Lawsuits regarding North Carolina’s congressional maps, originally drawn in 2011 and the subject of seemingly endless litigation, are once again back before the Supreme Court of North Carolina. This time, however, the trip may be short.
First, some background: the suits at issue here were originally filed challenging several state and congressional districts on the basis of racial gerrymandering. Following multiple rounds of appeals to, and remands from, the United States Supreme Court and several intervening decisions in related cases, the Wake County Superior Court issued a final order on February 11, 2018, concluding that the challenged districts were unconstitutional but that no further remedy could be offered since the maps had already been redrawn, and dismissing the other claims as moot.
On March 14, 2018, the Legislative Defendants filed a notice of appeal directly to the Supreme Court of North Carolina pursuant to N.C. Gen. Stat. § 120-2.5.
“Not so fast,” cried the Plaintiffs-Appellees. On May 11, 2018, the Plaintiffs-Appellees moved to dismiss the appeal for lack of jurisdiction, arguing that the Legislative Defendants were required to appeal to the Court of Appeals, not the Supreme Court. The reason? The General Assembly had repealed section 120-2.5 in December 2016, eliminating the right of direct appeal to the Supreme Court. And, the Plaintiffs-Appellees noted, appeal to the wrong court is a jurisdictional defect that requires dismissal.
In response, the Legislative Defendants argued that the Supreme Court should treat their appeal as a petition for writ of certiorari or, alternatively, transfer their case to the Court of Appeals. However, the Plaintiffs-Appellees pointed out that the Legislative Defendants did not comply with Appellate Rule 21(c), and failure to follow the Appellate Rules is in itself a separate ground for dismissal.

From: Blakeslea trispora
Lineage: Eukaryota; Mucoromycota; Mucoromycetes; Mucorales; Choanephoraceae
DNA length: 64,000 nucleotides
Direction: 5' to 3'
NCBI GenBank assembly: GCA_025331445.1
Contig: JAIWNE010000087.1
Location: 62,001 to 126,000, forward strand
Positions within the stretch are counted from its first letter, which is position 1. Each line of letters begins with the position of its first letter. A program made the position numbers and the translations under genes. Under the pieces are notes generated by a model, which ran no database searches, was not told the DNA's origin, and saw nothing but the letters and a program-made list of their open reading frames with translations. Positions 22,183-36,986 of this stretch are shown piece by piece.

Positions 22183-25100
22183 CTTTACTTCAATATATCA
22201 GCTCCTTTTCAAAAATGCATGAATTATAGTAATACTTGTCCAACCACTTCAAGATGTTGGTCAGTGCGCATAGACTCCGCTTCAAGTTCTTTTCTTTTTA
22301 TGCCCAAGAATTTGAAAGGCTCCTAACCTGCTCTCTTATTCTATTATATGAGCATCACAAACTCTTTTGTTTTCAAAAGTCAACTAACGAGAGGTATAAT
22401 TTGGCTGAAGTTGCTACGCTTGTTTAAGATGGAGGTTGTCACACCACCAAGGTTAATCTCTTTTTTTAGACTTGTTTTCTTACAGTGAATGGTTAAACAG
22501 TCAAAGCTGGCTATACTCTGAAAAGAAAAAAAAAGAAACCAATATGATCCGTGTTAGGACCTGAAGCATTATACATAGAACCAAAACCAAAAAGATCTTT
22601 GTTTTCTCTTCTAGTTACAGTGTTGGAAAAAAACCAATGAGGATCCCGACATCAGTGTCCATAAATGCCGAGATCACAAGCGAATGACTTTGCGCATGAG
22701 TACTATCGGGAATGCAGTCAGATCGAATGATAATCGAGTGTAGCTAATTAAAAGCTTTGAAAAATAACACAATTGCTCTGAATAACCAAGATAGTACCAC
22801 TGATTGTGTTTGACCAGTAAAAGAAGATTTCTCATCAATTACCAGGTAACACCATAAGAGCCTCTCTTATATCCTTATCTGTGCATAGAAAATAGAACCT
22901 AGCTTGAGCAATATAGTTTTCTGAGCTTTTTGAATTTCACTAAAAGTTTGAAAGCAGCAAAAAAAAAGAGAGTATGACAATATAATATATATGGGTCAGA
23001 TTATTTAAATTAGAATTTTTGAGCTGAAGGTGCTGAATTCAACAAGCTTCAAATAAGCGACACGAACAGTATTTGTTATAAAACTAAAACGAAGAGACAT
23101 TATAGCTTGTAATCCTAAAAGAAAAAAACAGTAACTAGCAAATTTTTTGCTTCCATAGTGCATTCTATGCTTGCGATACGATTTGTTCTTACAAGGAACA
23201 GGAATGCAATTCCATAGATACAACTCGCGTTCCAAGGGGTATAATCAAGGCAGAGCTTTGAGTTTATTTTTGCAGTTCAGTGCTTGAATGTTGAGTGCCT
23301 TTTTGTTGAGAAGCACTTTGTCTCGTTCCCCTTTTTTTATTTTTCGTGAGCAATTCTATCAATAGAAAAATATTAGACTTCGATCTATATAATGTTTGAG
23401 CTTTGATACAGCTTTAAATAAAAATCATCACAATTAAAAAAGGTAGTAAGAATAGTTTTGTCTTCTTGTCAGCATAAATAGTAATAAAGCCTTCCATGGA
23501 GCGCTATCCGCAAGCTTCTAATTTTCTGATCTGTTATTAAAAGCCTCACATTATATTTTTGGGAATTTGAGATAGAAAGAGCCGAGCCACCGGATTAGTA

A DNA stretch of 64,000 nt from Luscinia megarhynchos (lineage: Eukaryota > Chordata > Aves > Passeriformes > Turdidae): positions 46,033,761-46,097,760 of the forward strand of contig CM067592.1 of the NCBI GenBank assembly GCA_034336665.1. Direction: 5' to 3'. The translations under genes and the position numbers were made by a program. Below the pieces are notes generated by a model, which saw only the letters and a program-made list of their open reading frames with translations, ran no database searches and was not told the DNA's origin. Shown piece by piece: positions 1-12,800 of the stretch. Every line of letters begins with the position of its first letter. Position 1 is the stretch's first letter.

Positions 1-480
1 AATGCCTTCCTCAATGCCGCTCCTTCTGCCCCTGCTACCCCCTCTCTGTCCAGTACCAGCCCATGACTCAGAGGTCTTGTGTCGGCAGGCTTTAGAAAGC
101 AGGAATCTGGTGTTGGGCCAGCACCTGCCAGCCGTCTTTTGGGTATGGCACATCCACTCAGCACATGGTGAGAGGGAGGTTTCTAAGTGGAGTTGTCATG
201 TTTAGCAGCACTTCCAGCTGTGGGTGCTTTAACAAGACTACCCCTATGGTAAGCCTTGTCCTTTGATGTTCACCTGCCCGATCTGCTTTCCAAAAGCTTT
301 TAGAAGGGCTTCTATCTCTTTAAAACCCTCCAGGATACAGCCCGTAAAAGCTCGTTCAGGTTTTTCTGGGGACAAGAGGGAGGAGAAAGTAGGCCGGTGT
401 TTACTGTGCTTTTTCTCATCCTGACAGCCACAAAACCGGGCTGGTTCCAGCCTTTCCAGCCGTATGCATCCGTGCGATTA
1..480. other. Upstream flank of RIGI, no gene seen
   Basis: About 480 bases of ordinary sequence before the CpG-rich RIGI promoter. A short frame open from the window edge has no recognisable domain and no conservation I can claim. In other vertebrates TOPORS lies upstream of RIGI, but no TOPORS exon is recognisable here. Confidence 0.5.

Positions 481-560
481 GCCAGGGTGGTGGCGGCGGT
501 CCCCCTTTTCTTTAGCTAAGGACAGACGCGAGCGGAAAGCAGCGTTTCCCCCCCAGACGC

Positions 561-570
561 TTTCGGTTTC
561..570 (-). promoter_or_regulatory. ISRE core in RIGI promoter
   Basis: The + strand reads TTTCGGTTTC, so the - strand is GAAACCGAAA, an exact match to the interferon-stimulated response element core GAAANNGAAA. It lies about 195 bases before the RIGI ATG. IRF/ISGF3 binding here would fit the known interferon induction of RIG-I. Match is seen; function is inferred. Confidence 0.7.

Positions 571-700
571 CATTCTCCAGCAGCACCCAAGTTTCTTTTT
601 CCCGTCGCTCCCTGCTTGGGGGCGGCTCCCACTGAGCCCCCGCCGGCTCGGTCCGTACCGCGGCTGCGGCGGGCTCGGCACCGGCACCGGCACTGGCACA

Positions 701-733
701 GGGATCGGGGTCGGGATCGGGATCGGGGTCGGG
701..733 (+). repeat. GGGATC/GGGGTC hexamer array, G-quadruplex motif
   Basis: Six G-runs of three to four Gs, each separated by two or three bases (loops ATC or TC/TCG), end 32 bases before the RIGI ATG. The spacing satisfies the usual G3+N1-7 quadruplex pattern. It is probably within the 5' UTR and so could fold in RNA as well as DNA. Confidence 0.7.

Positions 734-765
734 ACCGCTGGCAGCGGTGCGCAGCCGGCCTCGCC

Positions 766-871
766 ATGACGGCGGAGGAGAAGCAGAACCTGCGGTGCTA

Plaintiffs-Appellees also argued that even if the Court does consider the appeal as a petition for writ of certiorari, it should be denied because the Legislative Defendants are sophisticated litigants who were on notice of the change in the law:
These appellants are the very people who repealed the direct appeal to the Supreme Court. In fact, Senator Rucho was a primary sponsor of the bill. Representative Lewis proposed an amendment to the bill, which was adopted. Senator Berger and Representative Lewis both voted in favor of the bill.
Finally, while the Legislative Defendants argued that the repeal was not intended to apply to this case, the Plaintiffs-Appellees were skeptical:
In the last decade, this Court has cited § 120-2.5 only three times—in Dickson v. Rucho, 368 N.C. 481, 499, 781 S.E.2d 404, 419 (2015); Dickson v. Rucho, 367 N.C. 542, 545, 766 S.E.2d 238, 242 (2014); and Dickson v. Rucho, 366 N.C. 332, 339, 737 S.E.2d 362, 368 (2013). Defendants would have this Court believe that, in removing the right of direct appeal without any statement regarding retroactivity, they gave no consideration to its application in the one case in which it had been repeatedly applied and to which they were all parties.
While the Supreme Court has yet to rule on the motion, I doubt that it will be before them for long.